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Tail Rubbing problems!

This is a discussion on Tail Rubbing problems! within the Horse Talk forums, part of the Keeping and Caring for Horses category

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        03-23-2013, 06:51 AM
      #11
    Yearling
    We did a tape test too Rookie :) she though I was a nub for doing it though!
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        03-23-2013, 08:43 AM
      #12
    Showing
    Are the mosquitoes and gnats out in Austrailia now? If so, slather lots of petroleum jelly (Vaseline) on the underside of her tail and the rub spot. What happens is that as a horse walks it raises it's tail just enough for those blood seeking bugs to get under there and feast. Since the horse can't scratch under there, it rubs the outer side of it's tail. The bugs don't like anything greasy. Apply the jelly every third day. You may also apply it to her around all her lady parts.
         
        03-23-2013, 03:18 PM
      #13
    Foal
    Agree

    I agree with cleaning her lady parts but if that doesn't work you could put MTG on it and wrap it up so she can't rub her tail..
         
        03-23-2013, 04:35 PM
      #14
    Yearling
    Not a whole lot of mozzies here, are there lumps I can look for? Not sure I can get mtg inaustralia
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        03-23-2013, 04:42 PM
      #15
    Trained
    I went through this w my mare. She did, in fact, when I first got her have pin worms - and you can't worm every 3 days which is about what you would have to do to for those horrid things. Cut neem oil is really good for this (apply all around the bum daily between wormings). We finally got that taken care of..that was that.

    Her privates are cleaned regularly, pin worms were gone...but come spring, "gone again" tail. Soooo upsetting as she hasn't much of a tail to begin with. The top would grow out in the winter and I would get all excited, and then - "poof" gone in the spring.

    Alas, it was what saddlebag said...sweet itch and no see ums. We don't have mosquitoes. I use castor oil mixed w coconut oil (the kind that is solid at room temp). But, any thick oil will do...vaseline is a bit thick for my liking - but whatever works!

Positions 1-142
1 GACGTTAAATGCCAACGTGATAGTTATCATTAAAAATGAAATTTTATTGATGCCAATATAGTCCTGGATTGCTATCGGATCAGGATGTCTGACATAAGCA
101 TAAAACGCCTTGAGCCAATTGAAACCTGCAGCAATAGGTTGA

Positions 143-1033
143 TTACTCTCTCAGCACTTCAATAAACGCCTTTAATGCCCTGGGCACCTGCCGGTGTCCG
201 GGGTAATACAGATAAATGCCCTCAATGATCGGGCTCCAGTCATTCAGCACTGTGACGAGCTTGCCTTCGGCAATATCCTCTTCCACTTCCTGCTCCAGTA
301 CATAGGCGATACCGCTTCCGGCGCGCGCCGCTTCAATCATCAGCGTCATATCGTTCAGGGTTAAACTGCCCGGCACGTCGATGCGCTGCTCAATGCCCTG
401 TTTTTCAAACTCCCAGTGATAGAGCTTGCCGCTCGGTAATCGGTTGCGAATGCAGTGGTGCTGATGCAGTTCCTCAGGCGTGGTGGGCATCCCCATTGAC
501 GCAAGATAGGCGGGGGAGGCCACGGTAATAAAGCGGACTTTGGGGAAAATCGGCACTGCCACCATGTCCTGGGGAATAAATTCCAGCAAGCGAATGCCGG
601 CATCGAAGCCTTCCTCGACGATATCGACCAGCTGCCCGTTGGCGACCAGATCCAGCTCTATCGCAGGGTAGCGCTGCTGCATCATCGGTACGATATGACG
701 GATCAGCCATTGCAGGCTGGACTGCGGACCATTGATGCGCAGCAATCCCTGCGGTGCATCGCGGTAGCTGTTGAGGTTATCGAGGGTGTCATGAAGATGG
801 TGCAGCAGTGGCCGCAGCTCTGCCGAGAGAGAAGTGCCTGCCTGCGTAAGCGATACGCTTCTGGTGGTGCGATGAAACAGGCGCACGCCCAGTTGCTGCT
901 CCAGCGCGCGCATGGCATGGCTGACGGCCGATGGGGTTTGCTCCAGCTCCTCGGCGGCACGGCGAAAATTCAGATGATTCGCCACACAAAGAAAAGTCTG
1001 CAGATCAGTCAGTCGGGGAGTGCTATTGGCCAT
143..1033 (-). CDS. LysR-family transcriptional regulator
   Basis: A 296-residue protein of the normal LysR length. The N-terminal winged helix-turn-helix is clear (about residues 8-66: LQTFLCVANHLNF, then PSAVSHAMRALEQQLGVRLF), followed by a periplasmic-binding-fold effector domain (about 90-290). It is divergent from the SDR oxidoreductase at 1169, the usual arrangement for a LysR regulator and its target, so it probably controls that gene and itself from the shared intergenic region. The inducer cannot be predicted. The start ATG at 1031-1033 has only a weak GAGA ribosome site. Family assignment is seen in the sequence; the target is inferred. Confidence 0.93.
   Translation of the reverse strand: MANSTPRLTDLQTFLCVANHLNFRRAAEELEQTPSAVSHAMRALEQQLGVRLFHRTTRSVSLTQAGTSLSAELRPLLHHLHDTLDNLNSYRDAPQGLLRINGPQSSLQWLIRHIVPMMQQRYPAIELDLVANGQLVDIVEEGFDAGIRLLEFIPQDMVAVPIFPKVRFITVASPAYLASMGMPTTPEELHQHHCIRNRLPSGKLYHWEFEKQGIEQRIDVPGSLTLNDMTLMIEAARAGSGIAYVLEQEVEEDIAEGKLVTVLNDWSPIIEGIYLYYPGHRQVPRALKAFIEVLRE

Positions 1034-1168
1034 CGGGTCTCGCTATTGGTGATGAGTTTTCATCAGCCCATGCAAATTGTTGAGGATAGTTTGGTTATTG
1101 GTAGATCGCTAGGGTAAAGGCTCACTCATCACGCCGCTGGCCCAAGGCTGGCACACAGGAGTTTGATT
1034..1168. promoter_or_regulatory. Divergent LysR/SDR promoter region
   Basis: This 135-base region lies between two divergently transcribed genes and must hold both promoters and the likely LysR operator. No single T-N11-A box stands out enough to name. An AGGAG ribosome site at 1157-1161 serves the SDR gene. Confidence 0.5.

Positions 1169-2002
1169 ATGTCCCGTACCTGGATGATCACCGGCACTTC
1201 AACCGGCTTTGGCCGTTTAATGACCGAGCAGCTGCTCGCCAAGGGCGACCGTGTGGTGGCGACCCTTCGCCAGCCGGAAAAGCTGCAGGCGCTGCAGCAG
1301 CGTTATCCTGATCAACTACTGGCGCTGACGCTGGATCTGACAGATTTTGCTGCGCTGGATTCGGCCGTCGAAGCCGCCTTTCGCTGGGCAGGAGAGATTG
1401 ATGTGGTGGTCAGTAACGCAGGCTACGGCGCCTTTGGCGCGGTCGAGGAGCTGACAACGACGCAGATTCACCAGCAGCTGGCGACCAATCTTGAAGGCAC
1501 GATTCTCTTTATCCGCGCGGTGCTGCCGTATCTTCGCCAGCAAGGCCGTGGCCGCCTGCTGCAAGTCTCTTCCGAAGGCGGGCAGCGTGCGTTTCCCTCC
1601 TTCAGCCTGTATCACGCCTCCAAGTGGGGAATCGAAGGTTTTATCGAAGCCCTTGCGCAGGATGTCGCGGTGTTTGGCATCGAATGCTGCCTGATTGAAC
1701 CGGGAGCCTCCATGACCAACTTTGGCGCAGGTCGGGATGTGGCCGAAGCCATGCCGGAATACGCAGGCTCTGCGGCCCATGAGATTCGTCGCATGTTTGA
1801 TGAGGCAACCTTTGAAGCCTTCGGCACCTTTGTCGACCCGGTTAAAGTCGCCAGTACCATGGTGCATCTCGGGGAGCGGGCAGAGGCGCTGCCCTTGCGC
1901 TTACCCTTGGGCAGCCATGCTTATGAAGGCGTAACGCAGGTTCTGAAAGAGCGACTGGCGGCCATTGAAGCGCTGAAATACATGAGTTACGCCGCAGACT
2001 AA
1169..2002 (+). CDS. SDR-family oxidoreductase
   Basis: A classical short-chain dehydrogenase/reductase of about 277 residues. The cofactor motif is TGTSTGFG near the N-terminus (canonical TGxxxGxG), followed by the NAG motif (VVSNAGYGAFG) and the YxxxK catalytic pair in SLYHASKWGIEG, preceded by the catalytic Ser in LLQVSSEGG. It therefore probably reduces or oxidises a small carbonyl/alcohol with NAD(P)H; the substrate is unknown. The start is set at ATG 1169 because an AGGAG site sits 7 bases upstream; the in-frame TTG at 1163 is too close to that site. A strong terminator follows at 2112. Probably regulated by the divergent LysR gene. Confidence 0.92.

03-23-2013, 06:30 PM
      #16
    Started
    Did you rule out a fungal infection? Otherwise, as the others have suggested petrol jelly and I would evaluate what "other things" she has to do. Is it possible that this is stereotypical type behavior where she does it because she is bored.
         
        03-23-2013, 06:55 PM
      #17
    Yearling
    How would you rule that rookie? She has been washed with anti fungal shampoo twice: it could be boredom she lives alone as our 2 horses are totally opposite in dietary needs. But there is a horse over the fence,

    Will I keep regularly cleaning her udders to see if that is the problem first? Does the jelly go on her udders or tail or both?

    We are in autumn here so not a huge amount of bugs
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        03-23-2013, 07:58 PM
      #18
    Started
    I would call my vet and ask for a fungal culture. They come out take a skin scraping and incubate it for a few days and see what grows. We had a horse with a neighbor with a horse that would chronically rub her tail out, even in the fall/winter. The fungal culture came back as positive. Which gave them a place to start with a anti fungals. The problem with fungals is that they can take a long time to treat. A standard ringworm case requires about 6 weeks of treatment with one bath per week. A lot of anti-fungals are broad based and she may need a something different. Ring worm again as a classic example that is treated with a lime sulfur dip but not touched by most conventional anti-fungal shampoos. I know a lot of vets feel torn about petrol jelly because it can seal things in and not allow air to get to the area. Which if you have the wrong kind of bacteria that thrives in an environment without oxygen you can get a mess. Worse case situation it reveals nothing and you can rule another medical thing out.
         
        03-23-2013, 09:33 PM
      #19
    Weanling
    My mare used to rub multiple times a day, every day. The barn owner got a bit irritated because she kept pushing her stall door out by rubbing her butt on it!
    I thought she just liked having her butt scratched, but we decided to put some dairy dust on the top of her tail. Took care of the problem overnight! She hasn't bought the stall down with her scratching since!

    It's definitely something you can try, as it's usually a cheap product to obtain.
         

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